Or “why are so many people unwilling to play anything but D&D”?
I’ve just been reading a post on one of the online Facebook roleplaying groups that I’m a part of, where someone asked what seems like a fairly simple question: “What are the reasons that so many people are unwilling to play anything but D&D?”
Now, I’m not the worlds biggest fan of D&D–although I’ve played all but the earliest editions and have been looking with interest at some OSR stuff recently–but even as I was preparing a reply along the lines of “well there could be numerous reasons, visibility of the game line, it’s what their friends play, etc etc” a number of responses popped up that gave me serious pause for thought. I’m not saying that all of the responses were in this vein, but there were certainly a number of posts that suggested people who stuck with D&D were afraid to play other stuff, or were too self-conscious or were subterranean Morlocks crouching in basements fearing to step into the warming light of the cool new systems in town. Okay, I’m exaggerating on that last one, but you get the idea?
We’ve all been in that position from time to time when you run a game session that you don’t feel is up to your best standards, this could be for any number of reasons, you might be tired or have other things going on that serve to distract you from running the game. Continue reading
As anyone who has gamed with me will tell you–when it comes to running RPGs–I like to do my prep, some people can pull off amazing sessions with little to no prep and that’s absolutely grand, more power to them, however, I’m not blessed with a particularly good memory so it buoys up my confidence to know that I have notes prepared concerning what has already occurred in a campaign and what might be about to occur. However, this has left me with something of a dilemna recently when it comes to the prep for my Heart of Darkness Star Wars campaign and my Dungeon World campaign; both campaigns are recorded on my Youtube channel meaning I’ve got the actual play videos that I can refer back to in order to update my notes.
I’ve been giving a lot of thought recently to my future and what I would like to be doing with my life, and however I look at it I keep returning to the idea of writing–and in particular storytelling–as something that I find both very gratifying and extremely important to me. Storytelling is one of the main reasons that I got into RP-ing and, no matter how my GM-ing abilities and gaming experience may have changed it’s that central desire to tell a story with other people that keeps bringing me back to the game time-after-time. Continue reading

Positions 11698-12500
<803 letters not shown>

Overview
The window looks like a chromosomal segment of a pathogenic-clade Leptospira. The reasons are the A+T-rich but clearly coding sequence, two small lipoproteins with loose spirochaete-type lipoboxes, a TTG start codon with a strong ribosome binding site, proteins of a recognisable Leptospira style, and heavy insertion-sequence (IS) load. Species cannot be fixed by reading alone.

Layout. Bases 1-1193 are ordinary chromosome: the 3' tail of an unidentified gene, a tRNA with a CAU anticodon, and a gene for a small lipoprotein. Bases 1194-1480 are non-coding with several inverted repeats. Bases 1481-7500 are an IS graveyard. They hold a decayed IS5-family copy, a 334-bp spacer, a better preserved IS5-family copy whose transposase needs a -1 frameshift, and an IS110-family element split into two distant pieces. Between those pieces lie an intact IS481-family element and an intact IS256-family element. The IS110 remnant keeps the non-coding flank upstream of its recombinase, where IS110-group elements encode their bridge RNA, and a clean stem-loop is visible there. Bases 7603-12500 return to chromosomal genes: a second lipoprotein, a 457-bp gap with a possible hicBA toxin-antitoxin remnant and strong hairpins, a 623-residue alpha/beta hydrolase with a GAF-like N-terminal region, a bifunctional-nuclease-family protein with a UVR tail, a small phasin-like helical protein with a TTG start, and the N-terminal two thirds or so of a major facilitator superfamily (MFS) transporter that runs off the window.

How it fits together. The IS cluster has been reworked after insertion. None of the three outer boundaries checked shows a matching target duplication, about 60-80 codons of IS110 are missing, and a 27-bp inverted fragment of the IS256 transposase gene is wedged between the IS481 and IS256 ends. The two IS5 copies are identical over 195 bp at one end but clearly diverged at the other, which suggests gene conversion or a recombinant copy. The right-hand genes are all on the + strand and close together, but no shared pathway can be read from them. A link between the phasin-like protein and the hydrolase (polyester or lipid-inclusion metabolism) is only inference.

As you may know I’m preparing to run a pirate-style fantasy game using a version of the Fate rules that I have compiled, taking inspiration from several different sources. I’ve also been experimenting with the free version of Xsplit in an attempt to make the game more visual for those watching it and as a helpful aid to my players, I’m pretty happy with the layout I’ve now got and have uploaded a small video test of it (you can see this by clicking on the video link below).
Features I intend to use via Xsplit for this game:
- Changeable backdrop images.
- Gold coins as fate tokens that can be moved.
- Screen capture of the players with their fate points below them and their characters name and aspects above them.
- Overlay-able map of the New World.
- I also have a second screen set up that can function as a whiteboard.
We’ve got the next exciting instalment of Thashif’s Dresden Files game coming up this evening, I haven’t got around to doing a session write-up yet but basically we had to clear a nest of ghouls out of a warehouse as a favour we owed to someone, now my character Murdoch wields the powers of hellfire thanks to having a demon inhabiting his body and this power is great for licking out the damage, however it also puts a terrible mental strain on the character meaning that I can only use the power for so long before I’m pretty much useless. During the last session I used the power about as much as I could to take down these ghouls and promptly passed out at the end, not realising one of them was still going, the ghoul then through itself on me and did some serious injuries and well as pulling one of my characters eyes out.